How Many Sets? A Question That Confuses All Gym Beginners!

When looking at how many reps one should perform in a set of high intensity strength training, we must first understand that the number of reps is dependent on how the reps are performed.

Let’s go back to our barbell curl example.

The trainee should begin to curl the barbell up smoothly and slowly, without excessive bending or leaning. At the top of the movement, pause in the contracted position and flex the biceps for a second, then lower slowly under control, back to the start of the movement.

So basically, lift under control, pause briefly and contract the muscle, and finally lower slowly under control. Then pause and repeat.

How slowly?

I suggest a controlled 2-3 seconds for the lifting (known as the positive) portion and 3-4 seconds for the lowering (know as the negative) portion of the movement. We want to avoid any herky-jerky swinging of the weights here.

This will ensure we eliminate momentum from the movement and greatly decrease any chance of injury.

It also allows for the greatest stimulus as the targeted muscles do the lifting and lowering, not your joints or outside forces like momentum.

You don’t have to count the seconds…just make sure you’re doing the movement slowly and smoothly. This should give you a total time of about 5-7 seconds per rep.

This also results in a high degree of safety.

Look around at how others are using resistance training at your gym and you’ll see most performing reps that are much faster, and hence dangerous.

This can also wear on your tendons and joints, and we want to wear out our muscles, not the tendons and joints.

Muscle Fibers

The next thing we need to look at when determining how many reps to perform is how our muscle fibers are affected during a set of intense weight training exercise.

Muscle fiber involvement is important because we want to recruit as many muscle fibers as possible during our set.

On a basic level, you have 2 muscle fiber types, slow twitch and fast twitch fibers. These names are related to the fiber’s rate of fatigue. (i.e. slower and faster to fatigue from exercise).

And not all muscles are necessarily comprised of the same fiber mix. Some people may have predominantly fast twitch fibers in their chest, but slow twitch fibers in their biceps.

Just like in our earlier bell curve example for genetic traits, most people have a mix of both fast and slow to fatigue fibers in their muscles, while there are those that are mostly fast twitch on one end of the spectrum and mostly slow twitch on the other end.

Those with a higher percentage of fast twitch fibers will excel in athletic events that involve exerting maximum force such as tackle in football or a sprinter.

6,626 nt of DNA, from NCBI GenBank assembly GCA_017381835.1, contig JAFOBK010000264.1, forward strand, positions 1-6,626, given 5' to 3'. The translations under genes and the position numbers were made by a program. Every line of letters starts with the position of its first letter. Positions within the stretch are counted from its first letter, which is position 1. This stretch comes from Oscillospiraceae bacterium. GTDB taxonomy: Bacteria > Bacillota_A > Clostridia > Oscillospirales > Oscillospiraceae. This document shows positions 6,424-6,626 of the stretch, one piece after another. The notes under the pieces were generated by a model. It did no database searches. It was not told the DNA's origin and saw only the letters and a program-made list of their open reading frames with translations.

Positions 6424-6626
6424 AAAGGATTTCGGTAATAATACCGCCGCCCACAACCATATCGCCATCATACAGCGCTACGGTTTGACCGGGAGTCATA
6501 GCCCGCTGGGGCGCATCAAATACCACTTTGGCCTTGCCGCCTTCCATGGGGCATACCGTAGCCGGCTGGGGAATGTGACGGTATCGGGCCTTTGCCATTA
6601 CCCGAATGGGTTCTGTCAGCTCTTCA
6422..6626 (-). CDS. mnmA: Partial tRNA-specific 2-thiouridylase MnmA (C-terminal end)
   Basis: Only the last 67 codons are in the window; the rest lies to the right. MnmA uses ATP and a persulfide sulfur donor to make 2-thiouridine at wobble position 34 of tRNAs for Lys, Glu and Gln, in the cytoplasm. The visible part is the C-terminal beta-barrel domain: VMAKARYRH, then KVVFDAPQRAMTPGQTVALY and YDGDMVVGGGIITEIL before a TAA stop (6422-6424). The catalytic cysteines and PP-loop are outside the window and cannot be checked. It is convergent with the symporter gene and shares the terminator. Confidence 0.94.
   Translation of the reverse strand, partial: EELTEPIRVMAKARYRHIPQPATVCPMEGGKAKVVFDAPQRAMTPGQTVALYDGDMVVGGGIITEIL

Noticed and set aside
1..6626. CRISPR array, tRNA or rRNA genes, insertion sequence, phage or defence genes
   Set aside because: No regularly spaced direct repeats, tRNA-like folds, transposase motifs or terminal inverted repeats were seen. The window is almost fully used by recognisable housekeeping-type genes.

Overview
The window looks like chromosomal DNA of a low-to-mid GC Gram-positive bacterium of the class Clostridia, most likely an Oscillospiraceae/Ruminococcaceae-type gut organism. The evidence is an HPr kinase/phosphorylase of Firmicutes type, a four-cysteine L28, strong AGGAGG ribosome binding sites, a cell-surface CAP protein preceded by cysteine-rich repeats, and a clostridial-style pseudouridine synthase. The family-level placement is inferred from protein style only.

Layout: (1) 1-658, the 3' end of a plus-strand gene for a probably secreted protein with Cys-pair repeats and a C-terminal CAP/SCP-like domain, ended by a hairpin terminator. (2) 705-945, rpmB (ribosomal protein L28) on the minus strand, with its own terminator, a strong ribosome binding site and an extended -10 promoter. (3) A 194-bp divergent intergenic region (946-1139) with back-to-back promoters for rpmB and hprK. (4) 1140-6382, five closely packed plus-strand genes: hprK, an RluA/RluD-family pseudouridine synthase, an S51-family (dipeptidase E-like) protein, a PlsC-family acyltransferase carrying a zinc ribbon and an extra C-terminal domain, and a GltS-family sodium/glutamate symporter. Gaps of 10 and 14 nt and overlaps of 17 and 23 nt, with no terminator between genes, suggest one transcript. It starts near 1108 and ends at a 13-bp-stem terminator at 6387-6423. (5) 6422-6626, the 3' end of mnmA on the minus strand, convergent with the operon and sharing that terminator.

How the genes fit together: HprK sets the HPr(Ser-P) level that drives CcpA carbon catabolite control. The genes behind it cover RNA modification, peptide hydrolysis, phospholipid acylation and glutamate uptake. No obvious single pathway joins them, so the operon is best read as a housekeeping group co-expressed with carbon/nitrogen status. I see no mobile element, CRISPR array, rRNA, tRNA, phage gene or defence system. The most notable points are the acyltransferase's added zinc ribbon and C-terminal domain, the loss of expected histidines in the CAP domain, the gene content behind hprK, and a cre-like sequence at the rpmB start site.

Those with a higher percentage of slow twitch fibers will generally excel in just the opposite type of activities, such as a marathon or triathlon.

During a high intensity weight training exercise done to or as close as possible to failure, we want to stimulate as many of the three types of fibers as we can.

In order to do this, you must select a weight that provides sufficient intensity as this will recruit the most fibers of both types as possible.

The reason for this is that muscle recruitment takes place in a ramping up process. For the first few easier reps, more slow-twitch fibers are doing the work, with little fast twitch involvement.

As the exercise gets harder, the fast twitch fibers come into play more, and even more so toward muscular failure.

To generate sufficient intensity without turning the exercise into an endurance movement, select a weight that is approximately 70-8096 of your i rep maximum in a particular exercise.

Most will be able to complete 8-1o reps with this percentage of i rep max. With our average rep time of 5-7 seconds per rep discussed earlier, this tells us is that most people will do well to perform a high intensity weight training exercise to failure for somewhere between 4o and 70 seconds, or 8 to io repetitions.

This brings up another important point.

Your muscles don’t know how many reps you’re doing, they know how long they are under load, or experiencing the resistance.

This is known as time under load (TUL). So what we are looking for is a TUL of around 4o to 70 seconds for most people to experience maximum strength and muscle growth benefits.

But, I’ve found that counting seconds is trickier than counting reps, so as long as we are keeping our reps smooth and slow, in the 5-7 second range, we should be shooting for 8-io reps per set, done to momentary muscular failure.

This is a general recommendation that will work well for most everyone.

You may respond better to a slightly higher or lower rep range depending on your muscle fiber make-up.

Go ahead and experiment with slightly higher or lower reps and see if that boosts your results a bit. The 8-1o range is the place to start, though, and will yield impressive results!

Regardless of the number of reps, remember, what’s most important is that you work each exercise to the point of muscular failure.

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